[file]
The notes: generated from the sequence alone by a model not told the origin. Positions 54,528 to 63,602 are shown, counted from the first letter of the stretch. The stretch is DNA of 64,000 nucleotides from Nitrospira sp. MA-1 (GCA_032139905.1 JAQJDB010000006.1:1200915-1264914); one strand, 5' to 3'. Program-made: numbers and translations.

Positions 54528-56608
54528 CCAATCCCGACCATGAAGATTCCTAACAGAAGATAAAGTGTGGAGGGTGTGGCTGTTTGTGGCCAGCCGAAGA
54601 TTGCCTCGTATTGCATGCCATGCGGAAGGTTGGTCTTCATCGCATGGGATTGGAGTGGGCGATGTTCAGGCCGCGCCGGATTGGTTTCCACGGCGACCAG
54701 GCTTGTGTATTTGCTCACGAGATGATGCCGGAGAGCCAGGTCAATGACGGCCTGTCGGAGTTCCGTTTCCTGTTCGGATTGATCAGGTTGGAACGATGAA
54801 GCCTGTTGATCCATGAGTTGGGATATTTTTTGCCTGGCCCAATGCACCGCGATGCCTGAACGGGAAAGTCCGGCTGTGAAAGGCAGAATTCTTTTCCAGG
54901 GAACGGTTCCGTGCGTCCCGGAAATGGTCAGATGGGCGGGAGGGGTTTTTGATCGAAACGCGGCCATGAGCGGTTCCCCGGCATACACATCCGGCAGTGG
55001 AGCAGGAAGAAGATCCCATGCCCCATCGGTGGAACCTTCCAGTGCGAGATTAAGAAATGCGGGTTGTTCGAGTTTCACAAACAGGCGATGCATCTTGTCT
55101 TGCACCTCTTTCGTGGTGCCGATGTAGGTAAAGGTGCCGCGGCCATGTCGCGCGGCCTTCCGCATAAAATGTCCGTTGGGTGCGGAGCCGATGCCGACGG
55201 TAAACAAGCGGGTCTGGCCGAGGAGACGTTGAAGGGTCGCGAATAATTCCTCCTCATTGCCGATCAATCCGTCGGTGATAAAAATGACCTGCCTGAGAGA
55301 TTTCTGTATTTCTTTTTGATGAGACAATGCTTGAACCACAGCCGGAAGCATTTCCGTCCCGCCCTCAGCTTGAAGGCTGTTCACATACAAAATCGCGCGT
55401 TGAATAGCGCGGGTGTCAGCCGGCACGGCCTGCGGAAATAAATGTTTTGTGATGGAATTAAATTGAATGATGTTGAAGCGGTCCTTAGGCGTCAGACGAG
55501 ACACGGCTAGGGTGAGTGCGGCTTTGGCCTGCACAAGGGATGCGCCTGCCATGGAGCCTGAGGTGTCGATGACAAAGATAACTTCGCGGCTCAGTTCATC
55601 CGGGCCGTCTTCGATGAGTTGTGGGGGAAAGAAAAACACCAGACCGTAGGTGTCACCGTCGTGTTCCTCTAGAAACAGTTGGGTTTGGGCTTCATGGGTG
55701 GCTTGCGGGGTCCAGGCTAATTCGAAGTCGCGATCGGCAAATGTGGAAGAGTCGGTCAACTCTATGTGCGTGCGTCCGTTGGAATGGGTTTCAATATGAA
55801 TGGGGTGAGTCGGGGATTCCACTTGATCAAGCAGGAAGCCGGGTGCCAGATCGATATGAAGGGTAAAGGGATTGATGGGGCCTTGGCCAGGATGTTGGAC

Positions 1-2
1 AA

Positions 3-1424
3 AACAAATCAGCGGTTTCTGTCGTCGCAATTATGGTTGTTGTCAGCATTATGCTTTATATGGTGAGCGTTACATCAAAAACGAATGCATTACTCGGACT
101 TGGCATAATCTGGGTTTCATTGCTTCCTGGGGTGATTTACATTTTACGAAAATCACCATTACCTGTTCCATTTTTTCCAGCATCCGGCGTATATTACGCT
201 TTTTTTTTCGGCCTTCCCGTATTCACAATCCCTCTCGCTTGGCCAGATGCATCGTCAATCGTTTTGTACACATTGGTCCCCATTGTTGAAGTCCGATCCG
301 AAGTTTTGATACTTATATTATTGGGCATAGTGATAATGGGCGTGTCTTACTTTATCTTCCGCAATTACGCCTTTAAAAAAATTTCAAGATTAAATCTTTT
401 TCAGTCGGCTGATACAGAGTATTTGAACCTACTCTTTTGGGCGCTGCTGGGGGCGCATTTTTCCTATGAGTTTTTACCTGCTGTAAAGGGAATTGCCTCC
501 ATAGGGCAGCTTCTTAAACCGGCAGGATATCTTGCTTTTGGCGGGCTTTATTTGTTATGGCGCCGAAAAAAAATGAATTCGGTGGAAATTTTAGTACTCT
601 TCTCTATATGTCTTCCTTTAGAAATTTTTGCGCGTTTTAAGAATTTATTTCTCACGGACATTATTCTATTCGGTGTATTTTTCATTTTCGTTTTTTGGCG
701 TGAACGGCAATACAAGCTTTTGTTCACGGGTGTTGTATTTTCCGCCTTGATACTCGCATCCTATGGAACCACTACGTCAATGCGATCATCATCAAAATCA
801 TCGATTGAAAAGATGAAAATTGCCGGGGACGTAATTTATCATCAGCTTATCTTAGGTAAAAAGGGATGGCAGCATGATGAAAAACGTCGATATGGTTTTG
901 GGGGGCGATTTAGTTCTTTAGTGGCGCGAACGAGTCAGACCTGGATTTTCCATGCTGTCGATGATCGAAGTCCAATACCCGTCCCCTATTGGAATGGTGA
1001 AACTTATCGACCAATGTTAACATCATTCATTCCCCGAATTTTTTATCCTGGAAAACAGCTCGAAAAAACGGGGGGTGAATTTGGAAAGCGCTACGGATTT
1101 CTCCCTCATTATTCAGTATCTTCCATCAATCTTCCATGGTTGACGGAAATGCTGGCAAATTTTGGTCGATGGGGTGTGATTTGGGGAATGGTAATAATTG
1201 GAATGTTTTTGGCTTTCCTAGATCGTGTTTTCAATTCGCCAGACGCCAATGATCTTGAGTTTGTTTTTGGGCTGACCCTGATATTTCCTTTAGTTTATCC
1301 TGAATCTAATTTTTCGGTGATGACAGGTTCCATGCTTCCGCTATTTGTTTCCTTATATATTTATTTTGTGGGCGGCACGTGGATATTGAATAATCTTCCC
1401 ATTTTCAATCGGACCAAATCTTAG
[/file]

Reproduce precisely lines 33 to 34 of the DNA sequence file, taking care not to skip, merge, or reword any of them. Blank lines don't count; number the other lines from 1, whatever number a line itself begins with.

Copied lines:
1301 TGAATCTAATTTTTCGGTGATGACAGGTTCCATGCTTCCGCTATTTGTTTCCTTATATATTTATTTTGTGGGCGGCACGTGGATATTGAATAATCTTCCC
1401 ATTTTCAATCGGACCAAATCTTAG